identity theft

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Kansas is asking the U.S. Supreme Court to reverse rulings by the state's highest court that they say prevent the state from prosecuting immigrants in the U.S. illegally for identity theft.

Attorney General Derek Schmidt said in a news release three rulings last week by the Kansas Supreme Court said federal immigration law superseded Kansas law in those types of cases.

Wade Morgen / flick Creative Commons

The U.S. Attorney's office has unsealed a federal indictment that accuses 13 people of using stolen identities to spend or access more than $3.5 million of other people’s money and credit.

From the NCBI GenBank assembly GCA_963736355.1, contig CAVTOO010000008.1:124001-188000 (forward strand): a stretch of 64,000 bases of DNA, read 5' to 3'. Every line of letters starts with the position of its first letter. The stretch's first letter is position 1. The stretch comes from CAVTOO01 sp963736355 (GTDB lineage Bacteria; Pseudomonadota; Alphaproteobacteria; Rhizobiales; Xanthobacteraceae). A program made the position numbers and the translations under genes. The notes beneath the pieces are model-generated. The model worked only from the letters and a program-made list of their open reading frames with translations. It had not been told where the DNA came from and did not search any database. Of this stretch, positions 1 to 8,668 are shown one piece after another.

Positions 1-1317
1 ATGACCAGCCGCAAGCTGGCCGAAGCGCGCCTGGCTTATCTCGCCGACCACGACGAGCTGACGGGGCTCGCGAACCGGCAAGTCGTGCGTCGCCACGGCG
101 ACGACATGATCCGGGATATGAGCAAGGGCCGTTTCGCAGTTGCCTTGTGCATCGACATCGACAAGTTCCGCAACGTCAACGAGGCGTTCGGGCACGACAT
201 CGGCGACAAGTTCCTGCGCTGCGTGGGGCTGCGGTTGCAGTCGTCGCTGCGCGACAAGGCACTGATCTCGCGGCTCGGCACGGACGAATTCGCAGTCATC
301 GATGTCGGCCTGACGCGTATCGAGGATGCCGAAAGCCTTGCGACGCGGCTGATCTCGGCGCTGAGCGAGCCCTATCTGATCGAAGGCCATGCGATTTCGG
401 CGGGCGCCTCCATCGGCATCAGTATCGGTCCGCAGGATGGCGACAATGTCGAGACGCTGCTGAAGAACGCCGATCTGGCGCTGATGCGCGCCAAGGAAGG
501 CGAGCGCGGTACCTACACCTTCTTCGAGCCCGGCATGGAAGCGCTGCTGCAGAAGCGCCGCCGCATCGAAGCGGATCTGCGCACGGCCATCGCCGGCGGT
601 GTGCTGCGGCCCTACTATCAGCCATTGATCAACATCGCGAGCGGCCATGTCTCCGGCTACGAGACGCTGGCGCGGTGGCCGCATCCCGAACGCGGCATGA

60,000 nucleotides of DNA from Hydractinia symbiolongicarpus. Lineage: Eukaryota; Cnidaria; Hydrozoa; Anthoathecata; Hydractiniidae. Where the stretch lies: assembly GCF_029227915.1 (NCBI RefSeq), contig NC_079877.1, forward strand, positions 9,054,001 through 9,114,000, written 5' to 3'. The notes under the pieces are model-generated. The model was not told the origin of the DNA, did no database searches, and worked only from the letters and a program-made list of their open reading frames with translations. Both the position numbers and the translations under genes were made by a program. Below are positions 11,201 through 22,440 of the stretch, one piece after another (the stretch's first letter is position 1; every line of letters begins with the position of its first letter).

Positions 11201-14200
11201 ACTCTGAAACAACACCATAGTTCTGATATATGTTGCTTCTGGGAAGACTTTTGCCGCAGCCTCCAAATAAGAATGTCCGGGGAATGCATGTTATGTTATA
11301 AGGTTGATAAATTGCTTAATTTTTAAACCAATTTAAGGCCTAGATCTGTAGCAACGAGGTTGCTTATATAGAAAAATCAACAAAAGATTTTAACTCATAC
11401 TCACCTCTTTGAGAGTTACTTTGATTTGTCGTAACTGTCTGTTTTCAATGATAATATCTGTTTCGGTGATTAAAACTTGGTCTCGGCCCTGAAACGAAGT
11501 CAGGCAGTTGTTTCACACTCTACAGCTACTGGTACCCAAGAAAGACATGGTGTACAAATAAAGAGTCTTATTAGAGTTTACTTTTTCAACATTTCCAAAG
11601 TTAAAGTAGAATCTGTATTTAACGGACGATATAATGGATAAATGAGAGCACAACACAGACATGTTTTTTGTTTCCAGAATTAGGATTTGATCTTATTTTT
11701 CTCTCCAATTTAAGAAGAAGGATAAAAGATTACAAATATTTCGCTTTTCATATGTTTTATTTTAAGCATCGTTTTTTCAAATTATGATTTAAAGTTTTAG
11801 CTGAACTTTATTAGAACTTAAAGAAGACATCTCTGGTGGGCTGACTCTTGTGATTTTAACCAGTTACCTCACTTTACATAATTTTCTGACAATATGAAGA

Twelve of the 13 people accused in the indictment are from Kansas. Seven of them are from Wichita.

The indictment goes back to 2013 and spells out the details of the alleged acts: stealing mail from blue mail collection boxes, from residents and even from post office mailrooms in the Wichita area.

Detectives in Sedgwick County are trying to contact more than 150 people whose personal documents were discovered in a Wichita woman's home.

The sheriff's department says officers found mail, checks, credit cards and Social Security cards last week at a 23-year-old woman's home.

The officers were there to arrest her on outstanding warrants.

Most of the documents had been taken from mailboxes or vehicles, and some dated back to 2008.